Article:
• New tool allows users to see how their personal information is used on the Web

    Navigating the Web gets easier by the day as corporate monitoring of our e-mails and browsing habits fine-tune the algorithms that serve us personalized ads and recommendations. But convenience comes at a cost. In the wrong hands, our personal information can be used against us, to discriminate on housing and health insurance, and overcharge on goods and services, among other risks. “The Web is like the Wild West,” says one researcher. “There’s no oversight of how our data are being collected, exchanged and used.”

  • Identifying stealth attacks on complicated computer systems

    Imagine millions of lines of instructions. Then try and picture how one extremely tiny anomaly could be found in almost real-time and prevent a cyber security attack. A trio of Virginia Tech computer scientists has tested their “program anomaly detection approach” against many real-world attacks.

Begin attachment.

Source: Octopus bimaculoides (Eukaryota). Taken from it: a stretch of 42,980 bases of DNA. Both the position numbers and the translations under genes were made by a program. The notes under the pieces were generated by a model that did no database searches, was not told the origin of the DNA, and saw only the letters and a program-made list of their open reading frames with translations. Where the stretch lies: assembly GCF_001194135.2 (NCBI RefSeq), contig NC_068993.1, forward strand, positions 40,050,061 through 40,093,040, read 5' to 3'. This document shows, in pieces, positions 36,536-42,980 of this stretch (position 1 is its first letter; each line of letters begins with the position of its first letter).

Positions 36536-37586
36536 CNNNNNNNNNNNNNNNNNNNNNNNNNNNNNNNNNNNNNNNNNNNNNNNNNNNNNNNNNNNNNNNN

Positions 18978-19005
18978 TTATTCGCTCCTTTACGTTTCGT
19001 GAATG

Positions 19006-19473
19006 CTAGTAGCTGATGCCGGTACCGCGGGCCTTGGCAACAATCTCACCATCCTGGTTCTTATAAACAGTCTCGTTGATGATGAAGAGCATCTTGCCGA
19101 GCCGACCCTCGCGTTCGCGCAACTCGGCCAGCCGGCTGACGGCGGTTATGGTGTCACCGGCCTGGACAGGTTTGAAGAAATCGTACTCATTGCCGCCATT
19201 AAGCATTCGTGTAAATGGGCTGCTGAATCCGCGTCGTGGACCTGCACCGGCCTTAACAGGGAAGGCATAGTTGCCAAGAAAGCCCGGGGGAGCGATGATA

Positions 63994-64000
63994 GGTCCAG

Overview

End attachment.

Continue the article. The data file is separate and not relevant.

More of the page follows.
• Cyberthreats, cyberattattacks will only increase over time: Experts

    The increasing dependency of a growing number of organizations on the Internet has served to increase the number of targets for hackers, particularly those organizations that have not given adequate attention to securing their network as they should. Even those networks not connected to the Internet are not immune from penetration by hackers. This is a threat that shows no sign of ever slowing down. More likely it will only increase over time, as cyber-capabilities are developed by more and more entities.

  • Guarding networks from “insider threats”

    Even the best-protected, most sensitive computer networks resemble castles: They have walls to ward off outside threats, but their interiors are full of weak points. This is why the “insider threat” — someone within a system who, out of malice or naiveté puts a system at risk - -is considered one of the most serious risks in the cybersecurity world. “The insider threat is clearly a challenge for organizations, because most countermeasures were developed for external attacks,” says one researcher.